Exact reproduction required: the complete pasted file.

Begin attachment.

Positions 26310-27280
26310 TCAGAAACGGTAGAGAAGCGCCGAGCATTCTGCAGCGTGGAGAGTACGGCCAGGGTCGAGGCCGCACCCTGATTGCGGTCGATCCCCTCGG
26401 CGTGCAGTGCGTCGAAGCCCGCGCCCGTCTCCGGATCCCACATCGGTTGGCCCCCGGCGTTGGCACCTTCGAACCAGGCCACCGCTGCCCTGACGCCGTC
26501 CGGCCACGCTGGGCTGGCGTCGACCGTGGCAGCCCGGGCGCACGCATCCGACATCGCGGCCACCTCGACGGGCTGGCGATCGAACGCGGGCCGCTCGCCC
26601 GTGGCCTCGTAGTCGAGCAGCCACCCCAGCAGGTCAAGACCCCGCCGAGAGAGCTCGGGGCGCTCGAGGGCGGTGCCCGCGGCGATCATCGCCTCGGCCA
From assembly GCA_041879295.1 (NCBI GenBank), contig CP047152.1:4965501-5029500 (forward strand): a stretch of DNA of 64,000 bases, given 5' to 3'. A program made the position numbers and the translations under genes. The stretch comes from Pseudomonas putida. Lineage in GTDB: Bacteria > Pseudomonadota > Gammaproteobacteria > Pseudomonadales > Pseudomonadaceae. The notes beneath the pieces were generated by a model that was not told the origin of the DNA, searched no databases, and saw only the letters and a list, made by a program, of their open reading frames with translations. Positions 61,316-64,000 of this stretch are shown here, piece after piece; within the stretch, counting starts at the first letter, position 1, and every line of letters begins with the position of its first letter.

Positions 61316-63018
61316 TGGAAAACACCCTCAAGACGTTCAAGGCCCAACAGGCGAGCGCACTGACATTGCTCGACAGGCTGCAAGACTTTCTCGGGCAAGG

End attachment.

Positions 26310-27280
26310 TCAGAAACGGTAGAGAAGCGCCGAGCATTCTGCAGCGTGGAGAGTACGGCCAGGGTCGAGGCCGCACCCTGATTGCGGTCGATCCCCTCGG
26401 CGTGCAGTGCGTCGAAGCCCGCGCCCGTCTCCGGATCCCACATCGGTTGGCCCCCGGCGTTGGCACCTTCGAACCAGGCCACCGCTGCCCTGACGCCGTC
26501 CGGCCACGCTGGGCTGGCGTCGACCGTGGCAGCCCGGGCGCACGCATCCGACATCGCGGCCACCTCGACGGGCTGGCGATCGAACGCGGGCCGCTCGCCC
26601 GTGGCCTCGTAGTCGAGCAGCCACCCCAGCAGGTCAAGACCCCGCCGAGAGAGCTCGGGGCGCTCGAGGGCGGTGCCCGCGGCGATCATCGCCTCGGCCA
From assembly GCA_041879295.1 (NCBI GenBank), contig CP047152.1:4965501-5029500 (forward strand): a stretch of DNA of 64,000 bases, given 5' to 3'. A program made the position numbers and the translations under genes. The stretch comes from Pseudomonas putida. Lineage in GTDB: Bacteria > Pseudomonadota > Gammaproteobacteria > Pseudomonadales > Pseudomonadaceae. The notes beneath the pieces were generated by a model that was not told the origin of the DNA, searched no databases, and saw only the letters and a list, made by a program, of their open reading frames with translations. Positions 61,316-64,000 of this stretch are shown here, piece after piece; within the stretch, counting starts at the first letter, position 1, and every line of letters begins with the position of its first letter.

Positions 61316-63018
61316 TGGAAAACACCCTCAAGACGTTCAAGGCCCAACAGGCGAGCGCACTGACATTGCTCGACAGGCTGCAAGACTTTCTCGGGCAAGG